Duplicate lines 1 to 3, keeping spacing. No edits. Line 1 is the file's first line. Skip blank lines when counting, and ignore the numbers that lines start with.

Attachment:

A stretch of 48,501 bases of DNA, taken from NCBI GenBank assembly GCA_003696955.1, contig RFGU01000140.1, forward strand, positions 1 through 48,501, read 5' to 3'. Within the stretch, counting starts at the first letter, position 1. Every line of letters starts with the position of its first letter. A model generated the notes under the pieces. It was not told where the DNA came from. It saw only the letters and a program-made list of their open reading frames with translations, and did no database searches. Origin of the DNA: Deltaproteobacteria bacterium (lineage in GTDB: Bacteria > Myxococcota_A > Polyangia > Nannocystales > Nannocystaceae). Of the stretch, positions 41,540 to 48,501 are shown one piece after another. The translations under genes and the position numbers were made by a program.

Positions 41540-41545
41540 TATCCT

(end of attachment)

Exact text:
A stretch of 48,501 bases of DNA, taken from NCBI GenBank assembly GCA_003696955.1, contig RFGU01000140.1, forward strand, positions 1 through 48,501, read 5' to 3'. Within the stretch, counting starts at the first letter, position 1. Every line of letters starts with the position of its first letter. A model generated the notes under the pieces. It was not told where the DNA came from. It saw only the letters and a program-made list of their open reading frames with translations, and did no database searches. Origin of the DNA: Deltaproteobacteria bacterium (lineage in GTDB: Bacteria > Myxococcota_A > Polyangia > Nannocystales > Nannocystaceae). Of the stretch, positions 41,540 to 48,501 are shown one piece after another. The translations under genes and the position numbers were made by a program.

Positions 41540-41545
41540 TATCCT